Tuesday, 15 January 2013

New drug induces stem cells to become hair cells

A few days ago, a team of scientists from the Harvard Medicine School announced a new drug method that induces hair cell regeneration which in return reverses hearing impairment. Taking into consideration that there are more than 50 million of people in the U.S. alone suffering from some type of hearing loss, their findings can be considered something more than simply important.

The researchers worked on mice with noise-induced hearing loss. After thorough experimentation, they managed to come up with a new drug that induces stem cells of the cochlea to develop into hair cells. The drug works by inhibiting Gamma-Secretase, an enzymic complex consisting of many proteins. The newly developed hair cells were fully functional  and hearing was partially restored to all affected mice.


Graph showing the location of hair cells Section through the spiral organ of Corti.

Unfortunately the new hair cells weren't evenly distributed and could only detect lower pitches. Still the researchers are very excited as this the first time someone successfully regenerates hair cells in a mammalian model. According to them, it opens a new door for treating deaf patients, especially the one suffering from Sensorineural Hearing loss who are usually left with very little options for improving their condition.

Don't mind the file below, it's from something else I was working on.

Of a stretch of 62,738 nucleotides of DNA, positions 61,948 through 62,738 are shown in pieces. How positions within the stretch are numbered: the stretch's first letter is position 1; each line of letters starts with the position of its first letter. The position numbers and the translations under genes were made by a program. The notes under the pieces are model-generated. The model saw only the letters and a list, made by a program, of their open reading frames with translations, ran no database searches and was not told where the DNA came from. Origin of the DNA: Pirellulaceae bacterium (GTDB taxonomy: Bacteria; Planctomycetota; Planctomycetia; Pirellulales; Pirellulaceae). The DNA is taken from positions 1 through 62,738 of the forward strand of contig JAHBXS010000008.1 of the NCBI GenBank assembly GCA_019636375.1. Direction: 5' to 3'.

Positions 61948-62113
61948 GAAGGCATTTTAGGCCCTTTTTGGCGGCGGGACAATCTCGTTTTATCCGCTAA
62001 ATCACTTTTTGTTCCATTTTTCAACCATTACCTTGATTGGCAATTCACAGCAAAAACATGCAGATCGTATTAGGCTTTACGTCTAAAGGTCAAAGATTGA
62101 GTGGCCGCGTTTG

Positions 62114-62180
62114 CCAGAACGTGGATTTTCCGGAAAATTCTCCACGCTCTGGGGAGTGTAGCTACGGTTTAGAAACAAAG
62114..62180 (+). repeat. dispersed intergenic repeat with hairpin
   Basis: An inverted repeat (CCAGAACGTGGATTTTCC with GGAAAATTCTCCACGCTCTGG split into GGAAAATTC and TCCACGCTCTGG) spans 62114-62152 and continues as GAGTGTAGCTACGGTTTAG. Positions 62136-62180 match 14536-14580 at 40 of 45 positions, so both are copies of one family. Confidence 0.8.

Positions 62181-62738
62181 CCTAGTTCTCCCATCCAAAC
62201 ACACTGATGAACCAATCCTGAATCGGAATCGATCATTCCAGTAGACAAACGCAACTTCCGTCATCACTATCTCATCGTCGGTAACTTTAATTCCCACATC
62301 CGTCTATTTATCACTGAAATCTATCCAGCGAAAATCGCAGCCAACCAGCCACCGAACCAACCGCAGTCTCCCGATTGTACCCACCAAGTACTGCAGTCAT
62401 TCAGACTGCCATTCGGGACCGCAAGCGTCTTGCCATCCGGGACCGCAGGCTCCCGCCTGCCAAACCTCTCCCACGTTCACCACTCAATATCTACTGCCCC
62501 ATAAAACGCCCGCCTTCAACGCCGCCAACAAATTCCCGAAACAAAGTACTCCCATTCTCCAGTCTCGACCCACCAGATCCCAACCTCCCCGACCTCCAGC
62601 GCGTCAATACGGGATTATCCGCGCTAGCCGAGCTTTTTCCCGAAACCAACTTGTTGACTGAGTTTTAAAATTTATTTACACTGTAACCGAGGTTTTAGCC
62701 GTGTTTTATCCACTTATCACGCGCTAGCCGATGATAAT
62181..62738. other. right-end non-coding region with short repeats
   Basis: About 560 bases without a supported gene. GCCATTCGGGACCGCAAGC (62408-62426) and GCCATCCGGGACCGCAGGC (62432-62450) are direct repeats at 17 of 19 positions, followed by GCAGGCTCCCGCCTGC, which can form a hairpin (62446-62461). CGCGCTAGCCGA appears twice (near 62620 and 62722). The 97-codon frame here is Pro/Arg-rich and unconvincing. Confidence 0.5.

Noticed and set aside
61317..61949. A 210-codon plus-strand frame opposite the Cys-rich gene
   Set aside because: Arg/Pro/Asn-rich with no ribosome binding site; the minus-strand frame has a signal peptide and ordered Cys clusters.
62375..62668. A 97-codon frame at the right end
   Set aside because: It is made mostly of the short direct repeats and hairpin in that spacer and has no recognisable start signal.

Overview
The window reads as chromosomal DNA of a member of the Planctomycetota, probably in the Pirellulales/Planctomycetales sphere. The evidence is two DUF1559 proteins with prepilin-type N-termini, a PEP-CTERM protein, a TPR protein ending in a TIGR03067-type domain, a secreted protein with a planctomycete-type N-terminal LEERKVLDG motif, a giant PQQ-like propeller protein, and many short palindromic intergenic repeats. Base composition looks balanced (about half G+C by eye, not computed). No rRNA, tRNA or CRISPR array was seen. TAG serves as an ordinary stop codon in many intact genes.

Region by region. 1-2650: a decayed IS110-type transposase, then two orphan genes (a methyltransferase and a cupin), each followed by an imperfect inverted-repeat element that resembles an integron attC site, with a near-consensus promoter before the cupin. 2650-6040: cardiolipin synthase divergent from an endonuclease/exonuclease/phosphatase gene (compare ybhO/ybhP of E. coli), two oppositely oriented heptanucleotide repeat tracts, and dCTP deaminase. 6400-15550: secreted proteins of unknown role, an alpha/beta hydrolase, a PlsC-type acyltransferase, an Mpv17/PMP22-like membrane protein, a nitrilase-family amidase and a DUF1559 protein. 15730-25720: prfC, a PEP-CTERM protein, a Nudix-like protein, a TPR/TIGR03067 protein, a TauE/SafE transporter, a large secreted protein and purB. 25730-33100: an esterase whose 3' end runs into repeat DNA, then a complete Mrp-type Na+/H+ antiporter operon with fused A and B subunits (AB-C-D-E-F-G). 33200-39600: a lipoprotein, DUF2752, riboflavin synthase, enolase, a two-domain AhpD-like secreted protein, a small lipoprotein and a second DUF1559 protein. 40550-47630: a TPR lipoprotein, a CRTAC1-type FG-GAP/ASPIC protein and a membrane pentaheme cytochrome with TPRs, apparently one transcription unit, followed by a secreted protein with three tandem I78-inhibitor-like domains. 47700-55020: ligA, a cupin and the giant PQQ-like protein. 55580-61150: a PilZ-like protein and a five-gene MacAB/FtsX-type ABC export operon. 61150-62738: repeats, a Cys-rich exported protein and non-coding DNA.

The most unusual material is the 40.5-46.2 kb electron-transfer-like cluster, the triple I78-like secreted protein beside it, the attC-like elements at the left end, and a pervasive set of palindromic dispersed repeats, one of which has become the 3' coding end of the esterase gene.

Sensorineural hearing loss (SNHL) is a type of hearing impairment that occurs fromdamage to the inner ear (cochlea), or to the nerve pathways from the inner ear to the brain. It usually leads to permanent partial or total hear loss. Some common causes of SNHL include: various ilnesses, drug complications, ageing, physical trauma, loud noise exposure and other


Video explaining  what exactly Sensorineural Hearing Loss is



Reference
Mizutari, K., Fujioka, M., Hosoya, M., Bramhall, N., Okano, H., Okano, H., & Edge, A. (2013). Notch Inhibition Induces Cochlear Hair Cell Regeneration and Recovery of Hearing after Acoustic Trauma Neuron, 77 (1), 58-69 DOI: 10.1016/j.neuron.2012.10.032

1 comment:

  1. if you have pendred syndrome that caused you to be deaf, what could help it

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